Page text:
In retellings of history, Napoleon’s brief return to power in the spring of 1815 is often portrayed as an audacious surprise, the ultimate comeback from an indefatigable historical personality. Actually it wasn’t. Having returned to Paris and run off the rickety reboot of the Bourbon monarchy, Napoleon immediately found himself faced with a dizzying array of insoluble problems. Chief among them was the fact that all the other powers of Europe had suddenly banded together and declared war on him. He would obviously have to fight to remain in power, but with France’s treasury empty and her manpower already drained from previous years of Napoleon’s wars, this time Bonaparte really didn’t have a second act. That raises the question: did he really think he was going to get away with it this time?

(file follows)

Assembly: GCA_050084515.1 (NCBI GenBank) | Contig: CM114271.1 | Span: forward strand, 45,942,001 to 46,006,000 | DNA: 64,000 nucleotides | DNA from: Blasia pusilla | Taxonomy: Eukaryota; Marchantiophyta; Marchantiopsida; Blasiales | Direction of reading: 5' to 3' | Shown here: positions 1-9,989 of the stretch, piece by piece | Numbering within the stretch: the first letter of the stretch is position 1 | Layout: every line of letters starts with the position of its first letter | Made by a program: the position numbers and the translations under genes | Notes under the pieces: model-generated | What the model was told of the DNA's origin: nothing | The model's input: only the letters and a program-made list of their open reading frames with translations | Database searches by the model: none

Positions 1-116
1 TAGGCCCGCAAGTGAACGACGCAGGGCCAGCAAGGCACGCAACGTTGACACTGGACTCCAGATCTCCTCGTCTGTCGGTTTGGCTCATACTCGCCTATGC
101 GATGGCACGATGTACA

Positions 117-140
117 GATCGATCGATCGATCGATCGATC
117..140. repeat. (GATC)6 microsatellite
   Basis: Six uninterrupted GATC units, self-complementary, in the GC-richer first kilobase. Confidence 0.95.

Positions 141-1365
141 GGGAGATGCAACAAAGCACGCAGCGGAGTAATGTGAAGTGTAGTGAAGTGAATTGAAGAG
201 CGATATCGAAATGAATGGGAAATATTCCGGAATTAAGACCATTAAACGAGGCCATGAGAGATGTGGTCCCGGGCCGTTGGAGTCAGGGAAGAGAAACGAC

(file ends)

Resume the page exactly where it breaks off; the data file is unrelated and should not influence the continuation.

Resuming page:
In this, the second of a three-part series on Napoleon’s final play on the world stage, Dr. Sean Munger counts the dwindling francs left in the French treasury, chronicles the treachery of Napoleon’s disloyal ministers who were plotting against him, and takes you into the rather tepid celebrity lunches that Bonaparte threw at the Tuileries Palace to try to make it look like he was the center of attention. You’ll learn about Napoleon’s drooling problem, why it’s a bad idea to ask fed-up troops who’ve already deserted your army once before to pretty-please come back and die for you once more, and why imperial coronation robes should generally not be worn more than once. This is a picture not of an audacious and incisive leader with one more trick up his sleeve, but more of a deluded narcissist totally out of gas and without a clue what to do.